Ariel (London: Faber and Faber, 1965)

The Bell Jar (London: William Heinemann (Contemporary Fiction), 1964)

The Bell Jar (New York: Harper & Row, 1971)

The Colossus (New York: Alfred A. Knopf, 1962)

Crossing the Water (Uncollected Proof) (London: Faber and Faber, 1971)

Crossing the Water (London: Faber and Faber, 1971)

Uncollected Poems (London: Turret Books, 1965 (1966))

Here are some images of these lovely Plath books:

The Hughes books are:

The Earth-Owl and Other Moon-People (Uncorrected Proof Copy) (London: Faber and Faber, 1963)

The Earth-Owl and Other Moon-People (London: Faber and Faber, 1963)

How the Whale Became and Other Stories (London: Faber and Faber, 1963)

Lupercal (New York: Harper and Brothers, 1960)

Meet My Folks! (London: Faber and Faber, 1961)

Nessie the Mannerless Monster (London: Faber and Faber, 1964)

Here are some images of the fine looking Hughes books:

Appledore has two books, one by Plath and Hughes each, that may be older holdings? They do not have images, but are: Crossing the Water (London: Faber & Faber, 1971) and Seneca's Oedipus(London: Faber & Faber, 1969)

If you have ever thought about starting a book collection (and remember, the holiday's are coming), these book would an excellent place to start. Appledore is an ABAA bookseller which means they are professional, legit, and you should frankly want to give your money to them. Collecting books is an absolute joy, and Appledore books can help to make you happy.

All links accessed 1 September 2016.

01 September 2016

A Sylvia Plath Tour

On 18 August, I was fortunate to give a tour of some Sylvia Plath sites to four women involved in the current The Bell Jar film adaptation: Kirsten Dunst (director), Dakota Fanning (lead actress), Lizzie Friedman (Producer, Priority Pictures), and Brittany Kahan (Producer, Echo Lake Entertainment). To my surprise, I was not nearly as nervous as I thought I would be. In part because I know the sites like the back of my hand, and also because all four were very relaxed and engaging and put me instantly at ease.

We started in Winthrop where we saw Plath's house at 92 Johnson Avenue before carrying on to Deer Island and Point Shirley were we experienced Plath's writings in living color. Armed with the Journals of Sylvia Plath, her Collected Poems, and of course a copy of The Bell Jar, I read selected passages in situ which helped contextualize the real places Plath wrote about in her works. This exercise illustrated how she may have made creative changes after recording them in her journal as she re-wrote them in poetry and prose.

Water Tower Hill and Yirrel Beach from Deer Island,Winthrop
After this, we shuttled over to the grave of Otto Plath in Winthrop Cemetery and had an amble through the three separate yards before pausing for a good while at Plath's father's grave. This is always my favorite part of the tour because of how Plath reworked the experience of visiting the cemetery in her journals into other creative forms. I also find that everyone who visits these places reacts in quite similar ways but at the same time with complete uniqueness. Like Plath wrote: "It is good to have the place in mind."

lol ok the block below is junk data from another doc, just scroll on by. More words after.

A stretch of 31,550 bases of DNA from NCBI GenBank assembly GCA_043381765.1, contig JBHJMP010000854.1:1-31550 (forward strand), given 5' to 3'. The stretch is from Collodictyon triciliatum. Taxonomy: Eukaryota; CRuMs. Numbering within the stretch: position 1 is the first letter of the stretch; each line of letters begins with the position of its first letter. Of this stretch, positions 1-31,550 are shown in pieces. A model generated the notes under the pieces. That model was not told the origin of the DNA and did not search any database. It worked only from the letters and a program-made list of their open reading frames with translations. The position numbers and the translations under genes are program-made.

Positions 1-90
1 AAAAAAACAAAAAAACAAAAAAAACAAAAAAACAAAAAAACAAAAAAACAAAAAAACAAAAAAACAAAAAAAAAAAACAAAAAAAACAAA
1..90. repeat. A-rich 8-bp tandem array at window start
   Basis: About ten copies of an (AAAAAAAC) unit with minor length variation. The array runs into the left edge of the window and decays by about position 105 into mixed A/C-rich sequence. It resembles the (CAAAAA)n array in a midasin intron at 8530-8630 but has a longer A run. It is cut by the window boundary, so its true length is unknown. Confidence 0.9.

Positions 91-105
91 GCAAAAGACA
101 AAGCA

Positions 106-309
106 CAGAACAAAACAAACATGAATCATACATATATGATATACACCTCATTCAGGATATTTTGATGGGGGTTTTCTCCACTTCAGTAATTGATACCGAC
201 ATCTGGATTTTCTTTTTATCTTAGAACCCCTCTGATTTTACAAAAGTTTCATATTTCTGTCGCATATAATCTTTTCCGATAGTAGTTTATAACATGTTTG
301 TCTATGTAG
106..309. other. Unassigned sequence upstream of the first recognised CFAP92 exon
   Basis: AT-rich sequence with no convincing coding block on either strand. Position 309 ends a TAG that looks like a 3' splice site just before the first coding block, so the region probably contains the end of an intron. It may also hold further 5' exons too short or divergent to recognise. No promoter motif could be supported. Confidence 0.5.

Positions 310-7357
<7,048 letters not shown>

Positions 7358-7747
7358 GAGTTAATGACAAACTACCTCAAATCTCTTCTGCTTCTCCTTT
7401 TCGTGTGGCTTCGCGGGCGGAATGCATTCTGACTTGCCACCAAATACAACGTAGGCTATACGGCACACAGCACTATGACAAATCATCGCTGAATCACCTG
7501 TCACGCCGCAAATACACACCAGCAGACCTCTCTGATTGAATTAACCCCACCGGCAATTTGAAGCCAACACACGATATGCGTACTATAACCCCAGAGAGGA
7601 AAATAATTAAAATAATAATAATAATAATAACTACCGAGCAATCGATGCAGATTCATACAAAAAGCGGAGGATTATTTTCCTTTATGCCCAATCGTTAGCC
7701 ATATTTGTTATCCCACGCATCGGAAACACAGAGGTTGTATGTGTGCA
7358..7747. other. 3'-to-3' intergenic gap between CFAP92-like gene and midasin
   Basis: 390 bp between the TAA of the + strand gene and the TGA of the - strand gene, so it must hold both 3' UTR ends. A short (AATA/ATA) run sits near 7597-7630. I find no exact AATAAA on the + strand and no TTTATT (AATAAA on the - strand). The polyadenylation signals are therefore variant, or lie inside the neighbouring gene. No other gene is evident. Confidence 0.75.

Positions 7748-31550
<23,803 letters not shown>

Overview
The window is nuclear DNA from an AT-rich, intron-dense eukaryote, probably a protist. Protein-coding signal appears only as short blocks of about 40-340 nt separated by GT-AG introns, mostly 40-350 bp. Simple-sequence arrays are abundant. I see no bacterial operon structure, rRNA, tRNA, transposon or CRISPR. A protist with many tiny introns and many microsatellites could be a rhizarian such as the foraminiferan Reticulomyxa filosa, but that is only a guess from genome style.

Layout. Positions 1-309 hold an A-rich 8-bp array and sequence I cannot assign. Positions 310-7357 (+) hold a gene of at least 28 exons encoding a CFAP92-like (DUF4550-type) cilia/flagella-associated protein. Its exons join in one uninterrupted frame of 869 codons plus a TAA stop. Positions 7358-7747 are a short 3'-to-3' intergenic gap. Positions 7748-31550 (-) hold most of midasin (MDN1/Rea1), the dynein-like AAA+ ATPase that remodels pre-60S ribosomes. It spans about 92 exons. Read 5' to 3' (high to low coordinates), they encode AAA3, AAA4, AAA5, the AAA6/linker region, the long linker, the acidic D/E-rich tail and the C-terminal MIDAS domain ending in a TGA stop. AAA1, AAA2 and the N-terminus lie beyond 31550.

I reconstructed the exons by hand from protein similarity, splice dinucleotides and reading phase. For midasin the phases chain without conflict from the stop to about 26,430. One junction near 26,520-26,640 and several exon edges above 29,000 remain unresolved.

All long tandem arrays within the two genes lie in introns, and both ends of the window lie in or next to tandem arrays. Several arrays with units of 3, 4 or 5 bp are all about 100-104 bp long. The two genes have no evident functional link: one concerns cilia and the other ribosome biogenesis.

"They always knew it was you."
Dunst, Mr Sylvia Plath Info, and Fanning at Otto Plath's grave.
The day was quite hot and so we left the open, bright expanse of Winthrop for the "motherly breath of the suburbs" in Wellesley. It was here where we had perhaps the highlight of the day: a in-house tour of 26 Elmwood Road. This was quite a moving and privileged experience. It was my second time in the house and I was able to observe more and gain a greater appreciation for its layout. Being there, too, on a hot summer day was actually informative as it kind of gave an indication why Plath may have so enjoyed summer camps and other experiences away from the house once she was in college.

Ladies and the tramp:
Kahan, Fanning, Steinberg, Friedman, and Dunst.
Following lunch, we drove to the tour's last stop: McLean Hospital. We drove around the "campus" and as we did this I pointed out which buildings where which as they appeared in The Bell Jar and what they are called in actuality: Belsize was Belknap; Caplan was Codman; and Wymark was Wyman.

Then, sadly, I had to drop them back off at their hotel. It was an amazing day. The time went by quickly - a little too quickly as good times often do. But, also, I feel things were paced in such a way that it was not overwhelming. I was really happy that I did not make a complete fool out of myself, and also that I neither cut myself shaving that morning nor drooled or dripped salad dressing down my shirt. Phew! It is the little things... We had lots of great conversations and they asked fantastic questions - but please do not ask about that!

At their hotel, I admit I became a cheesy-fan and asked Kirsten and Dakota to sign the copy of The Bell Jar that I used for this tour.

Sylvia Plath, The Bell Jar, Faber, 1967.